But the gospel lesson today tells us something else too – our lack of understanding does not matter. The lesson from Matthew begins, “The eleven disciples went to Galilee, to the mountain to which Jesus had directed them. When they saw him, they worshiped him; but some doubted.” This group of disciples – a group who is already down to 11 – in their final encounter with Jesus still have some doubts. Though they worship, they still struggle with questions, uncertainty, and confusion. Jesus even has to tell them, “All authority in heaven and earth has been given to me,” because he wants them to understand who he is in relation to the God they know and love – a fact that they clearly still do not fully comprehend. To this shrinking group of confused, doubting, questioning disciples Jesus declares, “I am with you always, to the end of the age.” Jesus trusts them to go and to make disciples and to baptize and to teach, even if they do not fully understand this Trinity business. Jesus’ affirmation of the disciples even in the midst of their doubt is an incredible affirmation for us today, too.
So if our understanding of the Trinity both matters and does not matter, how do we live into this ambiguity? How do we faithfully live as disciples in this tension? Well, the disciples tell us that, too. We live into the tension in community. While I was on maternity leave, I gained a new appreciation for the value of community. I watched this community from afar as you took on new responsibilities in my absence, as you ministered to one another, and as you shared the Good News, even when you did not realize that you were. As you baptized a baby, buried a matriarch, and worshiped outside in God’s creation. As you visited the sick, prayed for the weary, and fed the hungry. As you taught our children, learned from one another, and walked the streets of Plainview as members of this church. You did all of those things probably with a sense of the triune God, but also probably with a healthy dose of doubt as you worshiped and worked.
Many of you have asked me whether I missed being away from church during maternity leave. Though there were certainly things that I enjoyed taking a break from, I realized palpably how much I missed our community of faith during Holy Week. As I watched each day of Holy Week passing, I felt a sense of deep longing and absence. I had not realized how strongly I am marked by the ritual and presence of this community. Even when I struggle to define the Trinity, I have a community of faith that always gathers and makes meaning in my life. Being absent from the community during that time was almost like losing an arm or being a foreigner in a foreign land.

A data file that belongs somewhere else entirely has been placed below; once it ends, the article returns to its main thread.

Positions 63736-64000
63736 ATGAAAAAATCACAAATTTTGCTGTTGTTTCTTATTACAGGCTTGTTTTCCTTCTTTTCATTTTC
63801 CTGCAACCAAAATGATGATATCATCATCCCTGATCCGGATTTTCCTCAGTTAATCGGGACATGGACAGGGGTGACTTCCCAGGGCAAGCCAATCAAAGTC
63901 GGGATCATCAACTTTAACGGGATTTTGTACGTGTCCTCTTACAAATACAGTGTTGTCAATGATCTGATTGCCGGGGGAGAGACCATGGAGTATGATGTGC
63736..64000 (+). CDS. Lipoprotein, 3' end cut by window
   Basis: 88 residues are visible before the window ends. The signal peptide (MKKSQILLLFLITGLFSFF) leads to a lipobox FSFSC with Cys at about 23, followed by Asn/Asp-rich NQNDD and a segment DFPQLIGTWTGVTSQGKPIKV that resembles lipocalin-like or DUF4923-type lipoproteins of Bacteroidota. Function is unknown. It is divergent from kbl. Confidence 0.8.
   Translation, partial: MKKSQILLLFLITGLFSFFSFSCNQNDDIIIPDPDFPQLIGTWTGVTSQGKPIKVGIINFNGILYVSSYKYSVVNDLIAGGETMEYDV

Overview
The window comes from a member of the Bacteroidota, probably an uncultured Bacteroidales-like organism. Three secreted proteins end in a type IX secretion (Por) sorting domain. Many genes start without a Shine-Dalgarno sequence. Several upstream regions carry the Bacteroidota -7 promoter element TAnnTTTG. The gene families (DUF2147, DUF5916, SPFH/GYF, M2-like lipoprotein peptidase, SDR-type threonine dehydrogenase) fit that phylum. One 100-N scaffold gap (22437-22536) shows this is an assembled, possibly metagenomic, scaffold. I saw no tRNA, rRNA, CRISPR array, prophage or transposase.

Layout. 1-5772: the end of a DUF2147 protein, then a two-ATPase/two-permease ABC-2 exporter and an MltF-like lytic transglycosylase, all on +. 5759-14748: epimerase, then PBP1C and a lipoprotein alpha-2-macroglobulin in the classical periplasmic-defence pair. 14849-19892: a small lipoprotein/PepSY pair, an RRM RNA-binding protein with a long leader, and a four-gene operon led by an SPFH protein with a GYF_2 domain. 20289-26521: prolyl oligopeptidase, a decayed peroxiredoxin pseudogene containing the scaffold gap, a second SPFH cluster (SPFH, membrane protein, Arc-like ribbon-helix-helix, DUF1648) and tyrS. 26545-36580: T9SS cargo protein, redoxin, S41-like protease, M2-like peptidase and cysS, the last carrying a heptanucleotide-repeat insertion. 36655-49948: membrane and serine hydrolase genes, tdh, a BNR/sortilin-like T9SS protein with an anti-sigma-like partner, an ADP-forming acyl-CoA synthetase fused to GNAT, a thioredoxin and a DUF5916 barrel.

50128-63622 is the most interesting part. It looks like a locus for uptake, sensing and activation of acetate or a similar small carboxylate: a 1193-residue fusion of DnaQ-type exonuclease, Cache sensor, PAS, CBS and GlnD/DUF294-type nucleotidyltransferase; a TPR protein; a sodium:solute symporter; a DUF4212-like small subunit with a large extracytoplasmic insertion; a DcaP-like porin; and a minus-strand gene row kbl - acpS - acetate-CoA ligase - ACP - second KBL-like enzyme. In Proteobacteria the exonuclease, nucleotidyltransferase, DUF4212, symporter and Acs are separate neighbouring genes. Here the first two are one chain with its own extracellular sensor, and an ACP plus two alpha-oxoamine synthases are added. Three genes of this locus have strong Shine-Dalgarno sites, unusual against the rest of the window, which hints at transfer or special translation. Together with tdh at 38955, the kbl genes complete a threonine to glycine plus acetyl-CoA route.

This day that we celebrate is certainly about the creator, redeemer, and sustainer God that we sort-of know. This day is also a day that we celebrate the wonderful gift of a community of faith with which to worship and doubt together in a beautiful dance before our triune God. If you have not taken a moment recently to fully appreciate the gift of this community, I invite you to do that today. If you have been so busy with renovation projects, running a ministry, or just trying to get to church, take a moment today to appreciate the gift of this community. Or if you are relatively new to this community, or just do not feel like you have found your own ministry in this place, I invite you to take that next step, and to find a way to connect more deeply to the life and ministry here at St. Margaret’s. I think you will find a wonderful set of companions who do not have “it” all figured out, but who worship in the midst of their doubt – and who have a triune God who is with them always, to the end of the age. Amen.
[i] Stephen B. Boyd, “Theological Perspective,” Feasting on the Word, Yr. A., Vol. 3 (Louisville: Westminster John Knox Press, 2011), 46.
[ii] Steven P. Eason, “Pastoral Perspective,” Feasting on the Word, Yr. A., Vol. 3 (Louisville: Westminster John Knox Press, 2011), 46.